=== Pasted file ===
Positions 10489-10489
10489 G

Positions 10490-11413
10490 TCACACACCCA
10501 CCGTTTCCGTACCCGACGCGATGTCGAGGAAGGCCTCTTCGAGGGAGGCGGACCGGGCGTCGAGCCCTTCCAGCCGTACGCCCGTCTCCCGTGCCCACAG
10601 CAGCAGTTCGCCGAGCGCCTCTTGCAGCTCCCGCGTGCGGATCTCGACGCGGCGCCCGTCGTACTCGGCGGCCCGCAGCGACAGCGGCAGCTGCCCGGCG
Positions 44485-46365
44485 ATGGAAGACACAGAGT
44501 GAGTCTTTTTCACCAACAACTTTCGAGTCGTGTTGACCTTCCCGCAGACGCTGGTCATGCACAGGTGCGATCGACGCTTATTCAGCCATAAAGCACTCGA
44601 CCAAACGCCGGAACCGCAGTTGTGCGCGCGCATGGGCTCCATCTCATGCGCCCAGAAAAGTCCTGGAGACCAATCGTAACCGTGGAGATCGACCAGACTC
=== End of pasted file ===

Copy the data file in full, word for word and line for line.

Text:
Positions 10489-10489
10489 G

Positions 10490-11413
10490 TCACACACCCA
10501 CCGTTTCCGTACCCGACGCGATGTCGAGGAAGGCCTCTTCGAGGGAGGCGGACCGGGCGTCGAGCCCTTCCAGCCGTACGCCCGTCTCCCGTGCCCACAG
10601 CAGCAGTTCGCCGAGCGCCTCTTGCAGCTCCCGCGTGCGGATCTCGACGCGGCGCCCGTCGTACTCGGCGGCCCGCAGCGACAGCGGCAGCTGCCCGGCG
Positions 44485-46365
44485 ATGGAAGACACAGAGT
44501 GAGTCTTTTTCACCAACAACTTTCGAGTCGTGTTGACCTTCCCGCAGACGCTGGTCATGCACAGGTGCGATCGACGCTTATTCAGCCATAAAGCACTCGA
44601 CCAAACGCCGGAACCGCAGTTGTGCGCGCGCATGGGCTCCATCTCATGCGCCCAGAAAAGTCCTGGAGACCAATCGTAACCGTGGAGATCGACCAGACTC